Do you ever meal prep for yourself or your family and the food doesn’t last as long as you need it to, so you’re stuck tossing food and left hungry without a meal?
I used to toss food all the time. I just thought it was a normal thing to do. And it is, but it doesn’t have to be. Food waste is (almost) a thing of the past for me. I pride myself on either recycling scraps for soup broth, or using all the ugly parts of the fruits and veggies I buy, just so I’m not tossing a heaping load into the compost.
Over the years I’ve become pretty good at eliminating waste and I’ve come to realize it starts with the way I grocery shop and meal prep. No more buying random ingredients that I don’t have a recipe for, or buying two of something just because it’s on sale. I try to buy only what I need and make sure my fresh ingredients will get used up that week.
But it’s more than that. It’s about knowing how to extend the life of what you prepare so it lasts and still tastes yummy four or five days later. Over time you’ll find that since your food lasts longer, you won’t be buying more initially with every grocery shop. Here’s a few tips on how to do it:
SAVE THE PIT
Ugh, 1 day shelf-life, am I right? Not anymore! There are two major things to know about storing avocado:
Add lemon or lime juice to avocado to prevent it from decaying.
Keep the pit with the avocado that remains or with a guac (toss it right in and eat around it).
This leads me into my next tip…
LEMON JUICE ON OR IN EVERYTHING
Here are just a few things you can add lemon juice to so you can extend their shelf-life:
shredded carrots & beets
raw chopped veggies (see below)
avocado (see above)
soups, stews & sauces (add at the end of cooking)
salad dressings (if it tastes good, of course!)
This leads me to my next tip…
A LITTLE WATER GOES A LONG WAY (with Veggies)
Ever cut up fresh veggies for dip and a day later they’re all gross and dried out? Try adding a little bit of filtered water to the bottom of the container and shake it up on the daily, changing the water every other day. An extra minute of work will help your veggies last a few extra days.
STORE COOKED NOODLES WITH OIL & SALT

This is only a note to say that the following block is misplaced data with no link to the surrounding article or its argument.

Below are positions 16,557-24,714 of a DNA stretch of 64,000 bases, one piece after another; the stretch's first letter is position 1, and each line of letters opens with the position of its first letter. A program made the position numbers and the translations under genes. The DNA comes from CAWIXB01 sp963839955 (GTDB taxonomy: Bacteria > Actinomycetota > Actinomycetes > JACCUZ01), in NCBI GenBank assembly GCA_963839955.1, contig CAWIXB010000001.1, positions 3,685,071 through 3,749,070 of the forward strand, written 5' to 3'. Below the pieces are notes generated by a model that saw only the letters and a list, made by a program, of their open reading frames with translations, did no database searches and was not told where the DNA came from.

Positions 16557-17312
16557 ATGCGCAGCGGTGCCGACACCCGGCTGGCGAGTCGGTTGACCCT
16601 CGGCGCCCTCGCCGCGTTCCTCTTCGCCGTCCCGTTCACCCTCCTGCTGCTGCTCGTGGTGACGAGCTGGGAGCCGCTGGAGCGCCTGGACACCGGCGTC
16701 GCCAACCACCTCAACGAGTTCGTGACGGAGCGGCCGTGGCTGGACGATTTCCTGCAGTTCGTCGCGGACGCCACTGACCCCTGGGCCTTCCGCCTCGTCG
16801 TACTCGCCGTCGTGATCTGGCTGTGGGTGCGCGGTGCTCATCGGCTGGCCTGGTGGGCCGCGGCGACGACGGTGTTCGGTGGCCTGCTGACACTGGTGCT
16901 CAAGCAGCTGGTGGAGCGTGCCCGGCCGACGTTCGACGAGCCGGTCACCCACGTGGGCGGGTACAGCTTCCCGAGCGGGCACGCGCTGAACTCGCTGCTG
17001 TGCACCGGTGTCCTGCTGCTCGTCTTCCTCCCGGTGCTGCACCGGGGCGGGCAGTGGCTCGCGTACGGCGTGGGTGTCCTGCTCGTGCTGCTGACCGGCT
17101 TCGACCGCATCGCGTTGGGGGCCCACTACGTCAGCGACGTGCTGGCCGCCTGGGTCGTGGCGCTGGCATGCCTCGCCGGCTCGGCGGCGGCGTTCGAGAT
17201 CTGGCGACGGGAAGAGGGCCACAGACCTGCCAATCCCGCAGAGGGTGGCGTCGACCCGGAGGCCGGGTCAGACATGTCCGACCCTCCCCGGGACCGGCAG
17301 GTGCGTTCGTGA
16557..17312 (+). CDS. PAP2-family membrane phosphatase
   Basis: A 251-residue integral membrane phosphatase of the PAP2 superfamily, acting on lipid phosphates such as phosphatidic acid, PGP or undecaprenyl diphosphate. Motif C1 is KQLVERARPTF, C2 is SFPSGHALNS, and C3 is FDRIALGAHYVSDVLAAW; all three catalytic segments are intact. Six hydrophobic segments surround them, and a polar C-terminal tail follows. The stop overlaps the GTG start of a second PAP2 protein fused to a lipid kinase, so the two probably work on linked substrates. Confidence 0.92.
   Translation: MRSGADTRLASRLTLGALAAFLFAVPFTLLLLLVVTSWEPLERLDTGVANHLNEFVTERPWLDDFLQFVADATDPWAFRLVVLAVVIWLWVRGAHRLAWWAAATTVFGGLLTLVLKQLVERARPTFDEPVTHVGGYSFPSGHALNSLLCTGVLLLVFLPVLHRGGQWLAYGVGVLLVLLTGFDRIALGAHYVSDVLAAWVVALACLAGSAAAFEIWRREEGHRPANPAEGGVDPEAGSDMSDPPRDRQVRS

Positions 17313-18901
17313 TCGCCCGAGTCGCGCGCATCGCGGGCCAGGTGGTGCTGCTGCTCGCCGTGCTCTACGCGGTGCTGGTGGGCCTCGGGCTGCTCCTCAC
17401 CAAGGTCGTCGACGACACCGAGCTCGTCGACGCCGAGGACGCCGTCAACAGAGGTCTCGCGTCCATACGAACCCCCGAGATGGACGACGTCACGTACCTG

I’m on the fence with this one. I’m okay with cooking noodles as I need them, while meal prepping the sauce or veggies in advance. However, I’m also a fan of not wasting extra electricity and water, so sometimes I like to prep my noodles all at once. They do stick together, though, especially brown rice noodles (my fave) due to the high level of starch. So, I add a little olive oil and sea salt and toss the noodles around before putting them in the fridge. It’s not a perfect method, but it can certainly help separate them when the time comes to ration out a meal.
STORE COMPONENTS SEPARATELY
Sometimes I cook a soup or stew, which is literally the easiest form of meal prep short of a slow cooker (which is essentially the same thing). Having said that, I love a good dynamic meal and most of my meals have multiple components - base, protein, veg, fat, and maybe a dressing. When meal prepping, store like items together - warm vs. cold, wet vs. dry.
USE THE FRIDGE AND FREEZER
Meals and snacks that would typically be shelf stable can last longer if you put them in the fridge, or better yet…the freezer! The same goes for meals you made too much of, that you know you won’t get through before the week’s out. Freeze ‘em and forget ‘em. One step further, especially if you’re freezing, try freezing meals by portion instead of in a batch. That way, when you pull it out to eat you won’t have to worry about wasting the extra that you either don’t want or can’t get through.
TAKE MEAL PREP AS FAR AS YOU CAN
Some things you think can’t be meal prepped definitely can, but you can’t take them all the way to done. Smoothies for example, can be prepped in advance by putting all the frozen fruit and nut butters together in a jar in the freezer, dry ingredients like protein powder and superfoods can be put in another smaller jar, and liquids can stay separate until it’s time to blend. Another example would be prepping your hot beverages for the day. If you like teas with fresh ingredients, put all your ingredients into jars sans liquid, including things like chopped ginger, lemon slices, and peppermint leaves, and add hot water to steep when you’re ready to drink. 5 minutes is 5 minutes and you’d be surprised at how much it helps prepare you for your week.
Practice makes perfect. The more you try things out in the kitchen the more efficient you’ll become and the less waste you’ll produce, both as a byproduct of cooking and from getting the most out of your prepared meals.
These tips should help you get started and keep you from avoiding certain recipes because you think they won’t hold well in the fridge. If you need more, you know where to find me.